Best Economical DVC Resort To Purchase: Spring 2018
At DVC Resale Market we like to keep an economic Disney Vacation Club Resort (DVC) ranking maintained for our clients as prices, dues, resorts and Disney can change over time. We started this ranking in the Fall of 2014, and this blog represents our 8th in the series: Fall 2014, Spring 2015, Fall 2015, Spring 2016, Fall 2016, Spring 2017, and Fall 2017.
The chart below provides a long-term economic ranking of Disney Vacation Club resorts to own. The long-term value considers price, dues and years remaining on the deed to ultimately get to a price per point per year. This ranking may provide directional information in choosing a resort to own, especially for those Members or potential New Members who are less concerned about home resort priority and more focused on economic savings.
Spring 2018 Changes in DVC Economic Ranking
There was no surprise that Grand Floridian fell in the rankings as the price has risen sharply in the last couple of months in large part driven by Disney’s direct price increase on January 17th. Surprisingly, despite an even sharper price increase in resale price, Grand Californian is still hanging on to its 8th place ranking on the list.
Copper Creek entered our list for the 1st time. While it still has a low sample size, typically only having 2-6 active resale listings in the marketplace at any given time, it has now been present in the DVC resale market for more than six months and as a result should be given a ranking. Despite having the longest deed life, it enters at a ranking of 9th. This lower ranking is due to price and higher dues.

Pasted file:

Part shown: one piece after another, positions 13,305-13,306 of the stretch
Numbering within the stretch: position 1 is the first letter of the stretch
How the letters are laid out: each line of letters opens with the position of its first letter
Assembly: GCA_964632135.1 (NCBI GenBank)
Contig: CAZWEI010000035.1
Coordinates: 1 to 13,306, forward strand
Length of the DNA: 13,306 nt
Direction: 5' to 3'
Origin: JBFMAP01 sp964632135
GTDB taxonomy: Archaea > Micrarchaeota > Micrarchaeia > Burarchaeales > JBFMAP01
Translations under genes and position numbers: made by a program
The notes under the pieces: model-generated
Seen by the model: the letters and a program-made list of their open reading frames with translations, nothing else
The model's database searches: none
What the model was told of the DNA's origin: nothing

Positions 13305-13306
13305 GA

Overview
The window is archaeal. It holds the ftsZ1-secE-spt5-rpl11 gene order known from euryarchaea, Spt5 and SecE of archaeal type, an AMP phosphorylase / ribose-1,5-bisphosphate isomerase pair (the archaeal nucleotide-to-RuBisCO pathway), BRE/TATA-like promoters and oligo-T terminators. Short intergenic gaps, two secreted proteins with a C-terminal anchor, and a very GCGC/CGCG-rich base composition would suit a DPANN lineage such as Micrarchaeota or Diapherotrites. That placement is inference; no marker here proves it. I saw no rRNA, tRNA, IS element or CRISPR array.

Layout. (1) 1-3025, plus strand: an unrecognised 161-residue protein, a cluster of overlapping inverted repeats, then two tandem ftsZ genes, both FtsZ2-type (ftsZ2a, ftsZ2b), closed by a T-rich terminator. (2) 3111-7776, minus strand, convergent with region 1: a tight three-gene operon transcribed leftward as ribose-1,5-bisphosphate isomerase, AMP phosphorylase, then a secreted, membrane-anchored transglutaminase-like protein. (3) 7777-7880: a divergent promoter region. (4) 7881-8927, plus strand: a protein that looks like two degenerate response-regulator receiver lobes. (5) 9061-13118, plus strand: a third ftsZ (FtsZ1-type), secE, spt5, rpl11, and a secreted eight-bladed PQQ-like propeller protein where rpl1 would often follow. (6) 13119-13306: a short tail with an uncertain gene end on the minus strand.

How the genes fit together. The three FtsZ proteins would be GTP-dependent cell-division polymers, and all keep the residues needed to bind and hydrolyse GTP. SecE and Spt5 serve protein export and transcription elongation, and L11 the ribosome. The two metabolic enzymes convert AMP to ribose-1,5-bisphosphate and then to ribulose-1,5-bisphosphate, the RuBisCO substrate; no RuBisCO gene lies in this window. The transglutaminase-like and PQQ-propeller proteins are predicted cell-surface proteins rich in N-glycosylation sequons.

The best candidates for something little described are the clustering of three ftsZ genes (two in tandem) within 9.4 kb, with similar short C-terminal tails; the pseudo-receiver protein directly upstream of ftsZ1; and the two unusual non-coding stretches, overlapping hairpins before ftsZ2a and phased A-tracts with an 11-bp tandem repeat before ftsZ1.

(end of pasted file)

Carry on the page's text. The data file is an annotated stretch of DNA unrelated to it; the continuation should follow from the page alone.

Which DVC Resort Ranks #1?
The answer to which resort ranks #1 has been the same since we’ve been performing these rankings for the past several years, Saratoga Springs. With the lowest dues in the network, a below average resale price and 36 years still remaining it is tough to beat on value. Granted, part of the reason the price remains low is due to the 11 month home resort priority not being a factor for this resort unless you are trying to book the tree-house villas. Outside of the tree-house accommodations, Saratoga Springs is typically the easiest DVC resort for availability.
Technically, an Aulani subsidized dues contract would rank ahead of Saratoga Springs with a total cost per point per year of $8.09 vs. $8.64. However, do to their scarcity, much like Vero Beach subsidized contracts we do not include them in the rankings. However, we do include Extended Old Key West contracts as they are not as scarce and continue to grow in numbers. Whenever Disney buys back an Old Key West contract and resells them, they are automatically given an extended 2057 deed expiration date vs. a 2042 end date. Conversely, whenever a subsidized contract is bought back by Disney, it will no longer be subsidized when resold.
DVC Resort Economical Rankings: Spring 2018
|Resort||Avg. Cost Per Pt.||Years Left||Cost Per Pt. Per Year from Price||2018 Dues Per Pt.||Total Cost Per Pt. Per Year||Rank: Fall 2017||Rank: Spring 2018||Rank Change|
|Old Key West (Extended)||$101||39||$2.59||$6.72||$9.31||3||2||+1|
|Bay Lake Tower||$144||42||$3.43||$5.92||$9.35||2||3||-1|
|Old Key West||$93||24||$3.88||$6.72||$10.60||9||10||-1|
|– Average cost per point based on average asking price on disneydvcresale.com March ’18|
|– *Aulani with subsidized dues would be at $8.09 for a total cost per pt. per year (dues for 2018 are $5.66/pt.)|
|– **Vero Beach with subsidized dues would be at $9.59 for a total cost per pt. per year (dues for 2018 are $6.71/pt.)|
Additionally, this cost per point per year from the chart above can be used to help determine what a DVC Member theoretically pays for a Disney Vacation Club Villa. For example, let’s say you purchased a Beach Club contract and were going to stay at a Beach Club studio for one night on a weekday in Dream Season during Flower and Garden Season at Epcot. The amount of points needed for that one night would be 16, and the estimated cost per point per year according to the chart above would be $12.44. So multiply the number of points needed by the cost per point and the result is 16 x $12.44 or $199/night.